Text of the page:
The Mirena IUD is an intrauterine contraceptive device designed by Bayer Healthcare Pharmaceuticals, Inc. to effectively prevent pregnancy for up to five years. Approved in 2000 by the U.S. Food and Drug Administration (FDA), the birth control implant works to thin the uterine lining and thicken cervical mucus, according to its manufacturer, to prevent sperm from reaching the egg. Since its entrance into the U.S. market, Mirena has become a popular choice for many women opting for birth control, with more than 2 million women in the U.S. now using the device. Its range of uses has also expanded to include the treatment of heavy menstrual bleeding in women who use the IUD for contraception.
While its popularity has certainly grown over the years, so has the number of individuals who have reported side effects stemming from Mirena. An August 2013 report from 7 Action News indicated that 70,000 adverse event reports associated with the IUD, including spontaneous device migration and uterine perforations, had been filed with the U.S. Food and Drug Administration (FDA) since 2000. Instances of ectopic pregnancy, vaginal scarring, organ damage and infection have also been reported.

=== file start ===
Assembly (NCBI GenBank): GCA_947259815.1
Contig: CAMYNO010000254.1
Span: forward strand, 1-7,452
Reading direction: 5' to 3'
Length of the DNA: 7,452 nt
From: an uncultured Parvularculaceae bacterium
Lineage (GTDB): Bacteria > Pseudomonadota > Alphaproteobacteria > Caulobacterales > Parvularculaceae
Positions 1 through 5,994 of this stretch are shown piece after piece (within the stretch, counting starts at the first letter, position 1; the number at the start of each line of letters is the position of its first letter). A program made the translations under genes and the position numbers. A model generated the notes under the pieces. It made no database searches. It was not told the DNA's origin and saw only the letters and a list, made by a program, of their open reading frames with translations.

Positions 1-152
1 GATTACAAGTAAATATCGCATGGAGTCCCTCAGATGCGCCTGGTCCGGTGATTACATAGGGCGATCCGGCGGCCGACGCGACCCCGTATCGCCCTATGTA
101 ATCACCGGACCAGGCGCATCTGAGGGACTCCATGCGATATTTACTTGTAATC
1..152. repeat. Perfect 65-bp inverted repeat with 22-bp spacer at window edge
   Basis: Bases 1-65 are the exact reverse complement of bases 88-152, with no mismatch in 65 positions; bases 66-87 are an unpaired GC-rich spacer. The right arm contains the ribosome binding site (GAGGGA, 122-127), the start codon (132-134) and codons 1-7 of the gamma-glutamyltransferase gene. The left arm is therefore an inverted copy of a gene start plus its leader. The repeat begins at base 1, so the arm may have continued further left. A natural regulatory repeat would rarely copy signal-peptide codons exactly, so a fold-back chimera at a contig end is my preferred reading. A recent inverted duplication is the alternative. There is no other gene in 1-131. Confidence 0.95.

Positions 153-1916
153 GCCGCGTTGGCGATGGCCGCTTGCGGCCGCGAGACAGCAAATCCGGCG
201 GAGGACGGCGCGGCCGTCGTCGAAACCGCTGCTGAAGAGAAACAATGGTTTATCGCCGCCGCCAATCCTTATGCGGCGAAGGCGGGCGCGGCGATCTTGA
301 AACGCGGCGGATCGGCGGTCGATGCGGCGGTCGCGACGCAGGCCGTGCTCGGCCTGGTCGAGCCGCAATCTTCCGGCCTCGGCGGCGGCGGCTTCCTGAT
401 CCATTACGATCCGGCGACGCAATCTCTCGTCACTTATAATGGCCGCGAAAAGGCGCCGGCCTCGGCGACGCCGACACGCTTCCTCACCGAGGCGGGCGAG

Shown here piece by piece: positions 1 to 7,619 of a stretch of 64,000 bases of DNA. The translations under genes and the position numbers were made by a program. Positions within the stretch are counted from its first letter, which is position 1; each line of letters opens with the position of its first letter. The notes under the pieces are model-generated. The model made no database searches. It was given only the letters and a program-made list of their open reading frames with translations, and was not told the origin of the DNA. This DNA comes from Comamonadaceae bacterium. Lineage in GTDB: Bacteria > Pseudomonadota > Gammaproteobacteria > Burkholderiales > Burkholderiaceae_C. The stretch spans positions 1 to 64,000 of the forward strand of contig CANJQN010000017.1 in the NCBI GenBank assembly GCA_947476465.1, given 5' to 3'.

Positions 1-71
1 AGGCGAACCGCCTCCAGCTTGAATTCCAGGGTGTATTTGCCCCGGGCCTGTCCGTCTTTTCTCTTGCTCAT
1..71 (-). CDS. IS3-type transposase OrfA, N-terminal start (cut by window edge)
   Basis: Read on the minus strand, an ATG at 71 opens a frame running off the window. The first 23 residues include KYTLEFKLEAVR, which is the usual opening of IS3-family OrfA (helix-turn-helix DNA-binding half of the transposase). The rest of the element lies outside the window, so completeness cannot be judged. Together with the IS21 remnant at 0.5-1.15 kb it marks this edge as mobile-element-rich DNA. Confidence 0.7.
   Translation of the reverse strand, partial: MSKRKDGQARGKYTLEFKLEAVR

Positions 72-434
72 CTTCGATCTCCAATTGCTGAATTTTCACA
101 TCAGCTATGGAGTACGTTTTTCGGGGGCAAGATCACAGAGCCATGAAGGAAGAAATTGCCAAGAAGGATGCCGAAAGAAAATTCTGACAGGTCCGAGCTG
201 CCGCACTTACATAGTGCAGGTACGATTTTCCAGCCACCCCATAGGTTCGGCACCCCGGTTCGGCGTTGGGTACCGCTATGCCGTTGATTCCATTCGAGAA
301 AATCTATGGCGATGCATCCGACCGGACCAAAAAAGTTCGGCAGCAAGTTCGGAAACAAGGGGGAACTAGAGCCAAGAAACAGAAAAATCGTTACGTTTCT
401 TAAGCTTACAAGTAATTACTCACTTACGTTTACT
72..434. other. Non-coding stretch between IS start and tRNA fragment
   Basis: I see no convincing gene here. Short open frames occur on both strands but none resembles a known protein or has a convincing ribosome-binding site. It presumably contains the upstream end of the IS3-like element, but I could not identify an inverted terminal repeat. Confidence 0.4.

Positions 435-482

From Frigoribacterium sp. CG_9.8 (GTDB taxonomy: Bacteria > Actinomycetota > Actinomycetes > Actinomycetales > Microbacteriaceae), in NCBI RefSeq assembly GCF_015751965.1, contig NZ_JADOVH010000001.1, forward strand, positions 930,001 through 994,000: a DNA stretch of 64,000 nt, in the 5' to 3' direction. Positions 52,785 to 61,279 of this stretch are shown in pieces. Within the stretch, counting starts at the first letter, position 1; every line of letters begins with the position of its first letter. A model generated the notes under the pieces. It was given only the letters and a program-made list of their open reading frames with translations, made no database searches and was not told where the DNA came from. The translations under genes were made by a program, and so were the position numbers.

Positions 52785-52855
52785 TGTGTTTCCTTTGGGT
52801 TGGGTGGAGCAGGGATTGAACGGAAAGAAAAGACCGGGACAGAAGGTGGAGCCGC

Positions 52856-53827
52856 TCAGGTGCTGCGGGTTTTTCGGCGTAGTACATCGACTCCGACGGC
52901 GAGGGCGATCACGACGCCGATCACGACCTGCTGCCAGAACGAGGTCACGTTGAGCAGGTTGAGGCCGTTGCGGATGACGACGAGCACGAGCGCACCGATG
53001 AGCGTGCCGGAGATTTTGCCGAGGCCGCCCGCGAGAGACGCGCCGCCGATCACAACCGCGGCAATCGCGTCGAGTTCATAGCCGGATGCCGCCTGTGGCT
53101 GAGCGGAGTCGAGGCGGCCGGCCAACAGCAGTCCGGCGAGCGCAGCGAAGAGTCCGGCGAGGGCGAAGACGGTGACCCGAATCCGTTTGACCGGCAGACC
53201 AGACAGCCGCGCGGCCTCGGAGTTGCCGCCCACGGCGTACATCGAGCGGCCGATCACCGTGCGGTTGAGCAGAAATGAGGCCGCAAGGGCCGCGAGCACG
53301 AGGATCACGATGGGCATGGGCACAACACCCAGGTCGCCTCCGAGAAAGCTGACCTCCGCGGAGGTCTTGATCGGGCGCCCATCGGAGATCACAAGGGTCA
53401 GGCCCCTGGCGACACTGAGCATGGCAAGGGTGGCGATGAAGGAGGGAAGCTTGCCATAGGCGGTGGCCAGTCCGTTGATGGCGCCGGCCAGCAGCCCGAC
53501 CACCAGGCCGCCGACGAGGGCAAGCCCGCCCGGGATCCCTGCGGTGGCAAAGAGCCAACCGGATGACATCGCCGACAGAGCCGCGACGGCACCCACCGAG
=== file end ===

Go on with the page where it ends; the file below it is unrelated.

Mirena lawsuits that are currently pending in U.S. federal and state courts allege that these complications may stem from its spontaneous migration away from its original point of insertion in the uterine wall, and that Bayer failed to provide adequate warning about this side effect in its marketing of the IUD. In 2009, the company was cited for downplaying side effects by the FDA, who issued a Warning Letter after determining that certain promotions of Mirena were misleading, including Bayer’s claims that it could make a woman “look and feel great.”
According to IUD lawsuits against Bayer, women using Mirena may have the potential to experience the following complications:
Plaintiffs also allege that Mirena-related side effects are difficult to reverse, especially if the IUD becomes lost in the body after spontaneously migrating away from the uterus. In that case, a difficult surgical procedure may be necessary to first locate the device in order to remove it.
Mirena lawsuits are currently pending in a federal litigation underway in the U.S. District Court, Southern District of New York, while a number of similar actions against Bayer have also been filed in New Jersey’s Bergen County Superior Court.